"Parliamentary elections are coming up in Afghanistan in September so a certain amount of political rhetoric is to be expected," says a senior Pakistani bureaucrat. "But what is really motivating these allegations and the constant statements about Osama bin Laden being in Pakistan and not in Afghanistan is the fact that the Afghan Government and US forces have failed miserably in controlling anything outside of Kabul and in containing the resentment of the Pakhtun belt. Why have they not produced these Pakistanis who were supposedly going to assassinate Khalilzad? And if they are so sure about the whereabouts of Osama, how come they don't catch him?" The Pakistani Army's top commander in the frontier region, Corps Commander Lt-General Safdar Hussain, added another twist to the situation by claiming recently that poor surveillance by Afghanistan was helping militants, drugs and weapons reach Pakistan from there.
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|INNER TURMOIL: The scene after an attack on Musharraf in 2003 |
Nevertheless, there has been pressure from the Americans on Pakistan to do more to contain Taliban attacks. According to official sources, the US forces and the Afghan Government have also provided the Pakistan Government with video footage of Taliban camps allegedly located on the Pakistani side of the border. As a result, the Pakistani Army recently announced that it would deploy 4,000 more troops on the Pak-Afghan border.
Unlike the attack on the Indian Parliament in December 2001, the Indian Government has showed restraint in apportioning blame on Pakistan for the Ayodhya attack. And indeed, a number of question marks hang over who exactly was behind the attack on the site of the former Babri mosque. However, Prime Minister Manmohan Singh's statement that attacks such as these "could disrupt Indo-Pak relations" as well as Foreign Minister Natwar Singh's reported offer in Kazakhstan to provide Aziz with "concrete evidence" of cross-border infiltration have also upped the pressure on the Pakistan Government.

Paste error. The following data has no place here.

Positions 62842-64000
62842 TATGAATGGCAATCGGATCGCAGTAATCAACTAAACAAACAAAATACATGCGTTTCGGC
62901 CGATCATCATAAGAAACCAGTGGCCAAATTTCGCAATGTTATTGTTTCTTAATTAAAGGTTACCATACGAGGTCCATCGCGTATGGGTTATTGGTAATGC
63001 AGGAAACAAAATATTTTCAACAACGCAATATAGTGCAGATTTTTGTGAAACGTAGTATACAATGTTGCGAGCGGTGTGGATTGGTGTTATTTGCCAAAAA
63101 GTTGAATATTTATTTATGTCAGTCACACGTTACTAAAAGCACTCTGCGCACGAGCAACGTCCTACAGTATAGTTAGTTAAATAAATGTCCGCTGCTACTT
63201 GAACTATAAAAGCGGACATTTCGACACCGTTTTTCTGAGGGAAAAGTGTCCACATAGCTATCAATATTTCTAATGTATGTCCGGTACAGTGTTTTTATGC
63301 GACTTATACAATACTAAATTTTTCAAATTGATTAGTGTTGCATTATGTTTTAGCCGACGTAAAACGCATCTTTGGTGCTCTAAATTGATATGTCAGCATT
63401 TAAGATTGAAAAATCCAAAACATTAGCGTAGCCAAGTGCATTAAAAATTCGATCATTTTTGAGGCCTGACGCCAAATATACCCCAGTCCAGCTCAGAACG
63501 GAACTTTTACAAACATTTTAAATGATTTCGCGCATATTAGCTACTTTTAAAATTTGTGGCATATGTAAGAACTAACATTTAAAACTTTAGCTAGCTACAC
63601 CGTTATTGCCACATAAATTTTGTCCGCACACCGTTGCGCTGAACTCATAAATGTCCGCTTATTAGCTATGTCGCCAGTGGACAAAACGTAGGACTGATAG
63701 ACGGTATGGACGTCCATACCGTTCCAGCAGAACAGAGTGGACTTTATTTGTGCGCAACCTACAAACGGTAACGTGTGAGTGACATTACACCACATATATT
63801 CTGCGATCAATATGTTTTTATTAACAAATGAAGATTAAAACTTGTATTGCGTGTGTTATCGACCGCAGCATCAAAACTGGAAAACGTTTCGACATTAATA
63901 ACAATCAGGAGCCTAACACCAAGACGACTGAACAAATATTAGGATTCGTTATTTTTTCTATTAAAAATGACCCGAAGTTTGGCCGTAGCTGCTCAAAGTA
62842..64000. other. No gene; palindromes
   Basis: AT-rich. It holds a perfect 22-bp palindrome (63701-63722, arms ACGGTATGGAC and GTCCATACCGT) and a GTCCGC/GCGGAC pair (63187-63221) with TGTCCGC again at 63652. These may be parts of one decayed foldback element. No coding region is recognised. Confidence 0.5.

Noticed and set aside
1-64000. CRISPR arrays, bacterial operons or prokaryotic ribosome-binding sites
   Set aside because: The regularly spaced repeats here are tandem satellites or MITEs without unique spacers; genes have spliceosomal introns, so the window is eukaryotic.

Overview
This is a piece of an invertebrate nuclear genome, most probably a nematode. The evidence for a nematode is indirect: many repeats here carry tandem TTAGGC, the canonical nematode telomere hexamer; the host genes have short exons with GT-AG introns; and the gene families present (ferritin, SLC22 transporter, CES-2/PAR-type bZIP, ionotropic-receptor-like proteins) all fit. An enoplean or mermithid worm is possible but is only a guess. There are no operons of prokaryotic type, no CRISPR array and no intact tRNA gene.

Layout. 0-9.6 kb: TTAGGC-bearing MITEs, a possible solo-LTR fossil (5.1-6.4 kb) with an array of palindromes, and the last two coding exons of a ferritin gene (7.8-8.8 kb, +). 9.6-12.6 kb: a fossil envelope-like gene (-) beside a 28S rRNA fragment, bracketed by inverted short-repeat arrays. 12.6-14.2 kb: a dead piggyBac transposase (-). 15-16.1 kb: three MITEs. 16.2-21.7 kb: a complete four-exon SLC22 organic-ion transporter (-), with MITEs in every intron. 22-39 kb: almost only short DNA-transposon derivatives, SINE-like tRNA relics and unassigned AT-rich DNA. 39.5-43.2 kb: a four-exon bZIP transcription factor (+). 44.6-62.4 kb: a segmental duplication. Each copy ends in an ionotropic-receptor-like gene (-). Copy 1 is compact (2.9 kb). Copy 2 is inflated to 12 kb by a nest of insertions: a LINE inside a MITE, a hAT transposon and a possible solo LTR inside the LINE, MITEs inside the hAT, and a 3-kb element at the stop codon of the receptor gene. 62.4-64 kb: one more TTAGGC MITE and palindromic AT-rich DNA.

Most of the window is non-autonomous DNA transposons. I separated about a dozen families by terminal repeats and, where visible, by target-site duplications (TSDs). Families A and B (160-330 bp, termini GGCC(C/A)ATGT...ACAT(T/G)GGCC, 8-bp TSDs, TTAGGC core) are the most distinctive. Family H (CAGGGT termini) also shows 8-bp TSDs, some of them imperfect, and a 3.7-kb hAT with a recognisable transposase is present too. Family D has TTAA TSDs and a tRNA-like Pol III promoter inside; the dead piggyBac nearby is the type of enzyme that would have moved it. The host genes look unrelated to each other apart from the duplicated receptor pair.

At the root of all the pressure is the limited success achieved by Musharraf in uprooting terror groups from Pakistani soil. There is no doubt that there has been a significant crackdown on some militant groups and extremists. Scores of foreign fighters have been handed over to the US, activists of banned groups such as Jaish-e-Mohammad, Lashkar-e-Jhangvi and Sipahe Sahaba are largely on the run or have been arrested while even in Pakistan-Controlled Kashmir's capital, Muzaffarabad, the chalk writings on walls exhorting people to jehad against India have all but disappeared.
But government agencies have remained notably lenient with other militant groups such as the Lashkar-e-Toiba which was never linked with any extremism within Pakistan and which also runs many powerful religious schools. In effect, they have been told to cease operations and lie low, something bound to arouse suspicion among observers about the Government's intentions. The long leash given to the Harkat-ul Mujahideen (HUM) and its leader Maulana Fazlur Rahman Khalil is even more baffling. HUM was extremely active in Afghanistan and had links with Al-Qaida and bin Laden himself. While hum activists have been implicated in a number of sectarian attacks within Pakistan as well as attacks on Musharraf in 2003 and the corps commander of Karachi in 2004, Khalil was twice arrested and allowed to go.